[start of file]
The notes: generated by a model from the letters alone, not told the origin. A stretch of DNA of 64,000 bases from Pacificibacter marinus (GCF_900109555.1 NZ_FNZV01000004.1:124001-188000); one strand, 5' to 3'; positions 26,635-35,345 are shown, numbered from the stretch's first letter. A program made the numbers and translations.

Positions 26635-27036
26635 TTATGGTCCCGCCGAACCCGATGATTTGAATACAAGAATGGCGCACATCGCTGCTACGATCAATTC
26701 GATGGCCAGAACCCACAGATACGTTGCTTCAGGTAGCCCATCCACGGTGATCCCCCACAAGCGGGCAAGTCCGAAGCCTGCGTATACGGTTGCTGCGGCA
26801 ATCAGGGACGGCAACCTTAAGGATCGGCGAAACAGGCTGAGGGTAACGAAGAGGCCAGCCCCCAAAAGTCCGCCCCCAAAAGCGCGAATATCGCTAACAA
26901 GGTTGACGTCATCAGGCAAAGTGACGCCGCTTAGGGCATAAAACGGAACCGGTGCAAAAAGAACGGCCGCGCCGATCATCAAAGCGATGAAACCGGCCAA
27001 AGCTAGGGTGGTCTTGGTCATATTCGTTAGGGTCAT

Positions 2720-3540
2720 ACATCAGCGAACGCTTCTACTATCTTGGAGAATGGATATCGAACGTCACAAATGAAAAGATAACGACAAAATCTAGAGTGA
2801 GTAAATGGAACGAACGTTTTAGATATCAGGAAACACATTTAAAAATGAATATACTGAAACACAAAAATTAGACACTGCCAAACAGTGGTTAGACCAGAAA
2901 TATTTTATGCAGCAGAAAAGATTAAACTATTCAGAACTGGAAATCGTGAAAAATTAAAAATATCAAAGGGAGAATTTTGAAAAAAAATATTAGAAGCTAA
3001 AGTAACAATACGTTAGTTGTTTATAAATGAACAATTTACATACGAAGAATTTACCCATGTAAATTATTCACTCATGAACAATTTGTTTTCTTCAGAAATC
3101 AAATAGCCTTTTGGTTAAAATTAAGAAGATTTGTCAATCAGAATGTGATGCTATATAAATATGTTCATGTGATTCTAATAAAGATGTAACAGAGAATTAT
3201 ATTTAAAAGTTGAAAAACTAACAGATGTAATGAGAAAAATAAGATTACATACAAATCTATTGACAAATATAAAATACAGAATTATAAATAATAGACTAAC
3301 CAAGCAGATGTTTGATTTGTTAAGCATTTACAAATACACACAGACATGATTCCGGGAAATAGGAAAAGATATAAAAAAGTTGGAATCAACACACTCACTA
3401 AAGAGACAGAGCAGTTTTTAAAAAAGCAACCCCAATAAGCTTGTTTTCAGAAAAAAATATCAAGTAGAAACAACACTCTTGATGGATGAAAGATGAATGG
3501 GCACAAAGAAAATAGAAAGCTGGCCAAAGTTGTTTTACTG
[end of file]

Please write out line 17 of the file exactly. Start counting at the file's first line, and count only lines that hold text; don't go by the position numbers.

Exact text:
3501 GCACAAAGAAAATAGAAAGCTGGCCAAAGTTGTTTTACTG